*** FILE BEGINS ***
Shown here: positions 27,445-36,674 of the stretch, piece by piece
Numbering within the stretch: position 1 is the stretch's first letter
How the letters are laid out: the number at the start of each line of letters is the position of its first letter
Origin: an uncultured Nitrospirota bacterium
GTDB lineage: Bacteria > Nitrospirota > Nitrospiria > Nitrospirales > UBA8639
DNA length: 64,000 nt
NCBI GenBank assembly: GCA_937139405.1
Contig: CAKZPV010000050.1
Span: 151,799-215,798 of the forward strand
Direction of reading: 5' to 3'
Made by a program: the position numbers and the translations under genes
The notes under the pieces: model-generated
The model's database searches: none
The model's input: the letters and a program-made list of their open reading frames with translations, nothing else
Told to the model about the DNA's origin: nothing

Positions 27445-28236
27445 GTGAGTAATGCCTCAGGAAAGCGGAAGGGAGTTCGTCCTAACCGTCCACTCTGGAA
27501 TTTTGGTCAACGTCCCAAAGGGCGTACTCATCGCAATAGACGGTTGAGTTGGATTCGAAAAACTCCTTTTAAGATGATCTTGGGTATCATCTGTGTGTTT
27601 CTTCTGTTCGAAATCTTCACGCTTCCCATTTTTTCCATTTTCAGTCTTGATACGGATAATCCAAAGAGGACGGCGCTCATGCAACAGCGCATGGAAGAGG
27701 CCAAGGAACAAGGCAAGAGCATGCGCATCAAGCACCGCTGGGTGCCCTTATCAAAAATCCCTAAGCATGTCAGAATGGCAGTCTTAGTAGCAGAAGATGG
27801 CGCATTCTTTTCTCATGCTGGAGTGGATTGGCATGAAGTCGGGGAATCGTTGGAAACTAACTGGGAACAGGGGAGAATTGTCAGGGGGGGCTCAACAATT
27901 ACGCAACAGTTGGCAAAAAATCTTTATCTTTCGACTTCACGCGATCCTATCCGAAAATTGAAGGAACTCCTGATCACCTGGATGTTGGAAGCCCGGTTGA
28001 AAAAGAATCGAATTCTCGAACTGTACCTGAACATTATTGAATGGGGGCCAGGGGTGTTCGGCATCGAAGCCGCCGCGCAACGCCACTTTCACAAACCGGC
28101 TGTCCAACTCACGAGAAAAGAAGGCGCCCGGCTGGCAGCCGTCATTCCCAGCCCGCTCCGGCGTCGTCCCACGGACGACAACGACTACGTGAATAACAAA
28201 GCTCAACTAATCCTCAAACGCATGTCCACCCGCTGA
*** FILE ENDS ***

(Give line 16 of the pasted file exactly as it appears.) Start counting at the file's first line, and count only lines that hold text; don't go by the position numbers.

Positions 27445-28236